Signs of Communication

By Shome Dasgupta

“This is your final warning. The warranty for your automobile will expire, and there is due attent—”

“Hello—hello. Hello. Please, hello.”

He heard the phone disconnect, and he looked around his room—bare, empty—deserted.

Silence—just silence. He waited. There was no weather. There was no time. There was no one—there was no language. There was no world. He waited.

“This is your fin—.”

“Hi. Hello. I’m here—I’m here. Please don’t go.”

There was more of nothing.

On his bed crouched forward with his elbows on his knees, a head to the dust of the wooden floors, as if there was a prayer. More time or nothing—four walls, a creation of hollow samples of strangled lines. A day upon a day, he felt a torment. On the table, just even with a pillow without dents or creases, set a container of aloe lotion, a brush, and sparkling watch. Every now and then, he almost turned his head toward the other side—the side that was no longer there.

52 years.

“Hi—hi. Yes. I’m here.”

“This is to inform you that there’s a lawsuit pending against—.”

“That’s wonderful. What should I do? It would be my pleasure.”

“—action is required.”

“Please. I’m here. Please don’t.”

He said this, only to a click.

Indeed, there was hope.

“Greetings. We’re calling to let you know that your house and all of your assets have been repossessed due to recent acquisitions. Be advised that—.”  

“Yes. Who is this? I am here. I can talk. Please talk to me. I have no one to talk to—I’m here.”

“Any disputes can be claimed through your local—.”

“Take my hand, dear.”

Another ended call—a one way conversation, and he again was in his room, stuck with the echoes of his own mind. He couldn’t turn around. On his own side of the bed, on the table, an empty glass—there for as long as the blanket never moved. There, for as long as a toothbrush remained still every morning and every night.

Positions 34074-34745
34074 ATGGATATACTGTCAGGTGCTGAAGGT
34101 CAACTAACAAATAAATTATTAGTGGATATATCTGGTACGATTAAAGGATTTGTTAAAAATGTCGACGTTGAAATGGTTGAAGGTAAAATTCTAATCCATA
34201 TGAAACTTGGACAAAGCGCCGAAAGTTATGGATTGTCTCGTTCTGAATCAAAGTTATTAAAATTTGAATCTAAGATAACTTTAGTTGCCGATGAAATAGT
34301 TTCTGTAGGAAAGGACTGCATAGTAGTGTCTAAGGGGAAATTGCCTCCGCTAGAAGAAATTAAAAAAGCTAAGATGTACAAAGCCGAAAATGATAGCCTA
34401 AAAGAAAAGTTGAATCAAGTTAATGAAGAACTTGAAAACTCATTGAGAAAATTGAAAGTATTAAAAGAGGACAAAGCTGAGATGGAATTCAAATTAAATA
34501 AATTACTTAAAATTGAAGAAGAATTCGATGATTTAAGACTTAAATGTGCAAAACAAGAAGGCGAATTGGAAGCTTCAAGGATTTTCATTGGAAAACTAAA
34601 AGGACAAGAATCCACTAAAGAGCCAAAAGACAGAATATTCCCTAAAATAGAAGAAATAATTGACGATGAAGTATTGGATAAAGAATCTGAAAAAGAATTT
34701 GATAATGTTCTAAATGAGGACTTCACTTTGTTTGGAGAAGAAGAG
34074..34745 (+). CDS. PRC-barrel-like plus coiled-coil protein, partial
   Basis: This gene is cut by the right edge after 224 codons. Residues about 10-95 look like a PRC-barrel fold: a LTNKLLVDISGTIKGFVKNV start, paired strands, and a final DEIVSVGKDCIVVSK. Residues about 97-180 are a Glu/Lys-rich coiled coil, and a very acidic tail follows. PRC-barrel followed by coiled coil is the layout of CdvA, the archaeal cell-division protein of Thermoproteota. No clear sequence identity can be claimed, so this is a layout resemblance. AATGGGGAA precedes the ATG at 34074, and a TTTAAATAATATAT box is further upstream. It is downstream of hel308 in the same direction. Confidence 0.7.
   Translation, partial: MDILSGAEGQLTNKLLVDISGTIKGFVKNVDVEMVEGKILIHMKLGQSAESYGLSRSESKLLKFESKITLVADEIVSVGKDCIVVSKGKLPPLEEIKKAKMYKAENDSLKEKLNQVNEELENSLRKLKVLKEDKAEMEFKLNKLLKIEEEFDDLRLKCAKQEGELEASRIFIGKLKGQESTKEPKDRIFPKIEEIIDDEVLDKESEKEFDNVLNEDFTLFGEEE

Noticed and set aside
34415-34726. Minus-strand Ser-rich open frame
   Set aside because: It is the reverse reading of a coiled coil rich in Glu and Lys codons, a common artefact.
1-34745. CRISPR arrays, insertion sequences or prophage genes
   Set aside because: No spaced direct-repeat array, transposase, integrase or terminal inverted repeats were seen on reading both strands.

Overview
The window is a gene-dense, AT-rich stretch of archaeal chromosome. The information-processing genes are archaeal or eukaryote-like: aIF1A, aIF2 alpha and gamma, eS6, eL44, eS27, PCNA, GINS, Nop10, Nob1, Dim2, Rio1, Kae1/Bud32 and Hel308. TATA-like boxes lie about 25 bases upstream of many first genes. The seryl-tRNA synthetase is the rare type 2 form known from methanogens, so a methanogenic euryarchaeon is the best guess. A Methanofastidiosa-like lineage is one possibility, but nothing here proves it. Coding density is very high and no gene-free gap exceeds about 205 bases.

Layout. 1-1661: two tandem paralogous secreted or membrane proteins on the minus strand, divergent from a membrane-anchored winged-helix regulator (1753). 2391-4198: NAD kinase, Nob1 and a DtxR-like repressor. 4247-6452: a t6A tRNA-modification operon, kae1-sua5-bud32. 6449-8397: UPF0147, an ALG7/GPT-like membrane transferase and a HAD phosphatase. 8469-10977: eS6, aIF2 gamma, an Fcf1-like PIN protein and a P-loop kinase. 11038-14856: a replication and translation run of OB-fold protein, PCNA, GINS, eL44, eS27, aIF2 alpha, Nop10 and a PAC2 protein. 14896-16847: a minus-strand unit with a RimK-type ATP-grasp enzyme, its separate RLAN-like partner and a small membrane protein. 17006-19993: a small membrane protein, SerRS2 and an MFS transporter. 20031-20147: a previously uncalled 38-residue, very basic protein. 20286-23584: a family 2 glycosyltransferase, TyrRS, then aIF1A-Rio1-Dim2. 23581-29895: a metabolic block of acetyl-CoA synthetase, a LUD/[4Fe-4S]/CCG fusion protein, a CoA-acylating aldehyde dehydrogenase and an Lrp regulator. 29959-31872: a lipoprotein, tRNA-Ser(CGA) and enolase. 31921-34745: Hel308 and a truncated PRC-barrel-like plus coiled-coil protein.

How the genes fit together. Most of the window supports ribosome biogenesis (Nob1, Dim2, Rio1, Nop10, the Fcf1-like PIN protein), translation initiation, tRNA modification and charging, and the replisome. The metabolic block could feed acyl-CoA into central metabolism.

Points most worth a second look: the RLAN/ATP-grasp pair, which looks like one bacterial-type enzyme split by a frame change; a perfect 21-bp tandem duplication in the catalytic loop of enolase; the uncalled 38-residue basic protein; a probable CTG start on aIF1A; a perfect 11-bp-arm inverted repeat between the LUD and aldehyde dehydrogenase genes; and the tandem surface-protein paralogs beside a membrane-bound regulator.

This was it. This will be it, he thought, as the back of his neck was rigid, aching. It was ringing, but he dropped it—falling, he scrambled on the floor, picking up the phone, like an aged map for treasure, lost for a million years only to be found tucked in the dresser drawer of an abandoned home hidden in the ruins of nowhere.

A different sound—a different tone every time, and every time, he wished for it to be someone, anyone, to say hello—to talk about the day.


“Hi. How are you doing? What would you like for breakfast?”

“I’m—and I’m here to let you know—.”

“Would you like to go to the garden today?”

“It is too late to take any—.”

“How about we go out for dinner, dear.”

“If any matter arises, contact us—.”

“The bees are outside again.”

“This is your final notice—.”


And that was it, and there was nothing else. That was the last time—he threw his phone against the wall, cracked and splintered. He picked it up and threw it again—again and again and again. There were no signs of communication, and as he gathered his thoughts and turned around, he looked at the far side of the bed—a still life so it appeared.

He walked there and went under the cover—cold and tight, and he lay on his side, looking at the sparkling watch and the aloe cream next to it. He lay there and put his thumb in his mouth and closed his eyes, dreaming of a conversation that could never happen.

“I miss your voice.”

                                                                *   *   *

Shome Dasgupta is the author of nine books, including The Seagull And The Urn (HarperCollins India) and most recently, Spectacles (Word West Press), and a poetry collection, Iron Oxide (Assure Press). Forthcoming novels include Cirrus Stratus (Spuyten Duyvil) and Tentacles Numbing (Thirty West Publishing House). His writing has appeared in McSweeney’s Internet Tendency, Hobart, New Orleans Review, American Book Review, New Delta Review, X-R-A-Y, Magma Poetry, and elsewhere. He is the series editor of the Wigleaf Top 50. He lives in Lafayette, LA and can be found at and @laughingyeti.

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